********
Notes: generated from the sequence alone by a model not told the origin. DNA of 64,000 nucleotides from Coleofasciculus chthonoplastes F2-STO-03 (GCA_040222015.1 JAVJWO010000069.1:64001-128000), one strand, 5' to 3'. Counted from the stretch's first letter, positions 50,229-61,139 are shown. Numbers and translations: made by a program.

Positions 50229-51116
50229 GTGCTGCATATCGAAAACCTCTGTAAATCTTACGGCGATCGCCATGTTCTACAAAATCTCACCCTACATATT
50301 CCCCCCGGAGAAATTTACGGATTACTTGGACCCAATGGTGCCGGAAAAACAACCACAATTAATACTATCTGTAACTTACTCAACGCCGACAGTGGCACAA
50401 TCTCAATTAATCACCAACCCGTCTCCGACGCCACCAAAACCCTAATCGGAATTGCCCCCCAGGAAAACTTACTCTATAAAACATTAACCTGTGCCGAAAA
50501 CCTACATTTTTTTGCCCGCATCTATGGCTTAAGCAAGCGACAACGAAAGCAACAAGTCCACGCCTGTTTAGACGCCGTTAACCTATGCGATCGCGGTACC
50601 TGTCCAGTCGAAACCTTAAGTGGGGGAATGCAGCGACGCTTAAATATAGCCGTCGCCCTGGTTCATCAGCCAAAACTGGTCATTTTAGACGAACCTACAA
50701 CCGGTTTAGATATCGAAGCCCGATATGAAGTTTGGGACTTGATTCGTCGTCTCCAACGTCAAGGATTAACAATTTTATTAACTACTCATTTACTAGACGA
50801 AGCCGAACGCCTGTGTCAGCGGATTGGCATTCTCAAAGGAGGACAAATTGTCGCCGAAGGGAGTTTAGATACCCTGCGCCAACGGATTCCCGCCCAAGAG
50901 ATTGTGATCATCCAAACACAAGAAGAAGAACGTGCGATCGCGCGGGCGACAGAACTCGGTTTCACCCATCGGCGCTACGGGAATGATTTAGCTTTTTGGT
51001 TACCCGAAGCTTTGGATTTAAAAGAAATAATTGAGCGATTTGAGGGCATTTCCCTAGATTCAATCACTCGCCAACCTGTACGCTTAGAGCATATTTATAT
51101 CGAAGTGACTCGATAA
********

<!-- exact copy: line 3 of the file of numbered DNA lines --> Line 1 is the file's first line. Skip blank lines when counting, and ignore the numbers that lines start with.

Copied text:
50229 GTGCTGCATATCGAAAACCTCTGTAAATCTTACGGCGATCGCCATGTTCTACAAAATCTCACCCTACATATT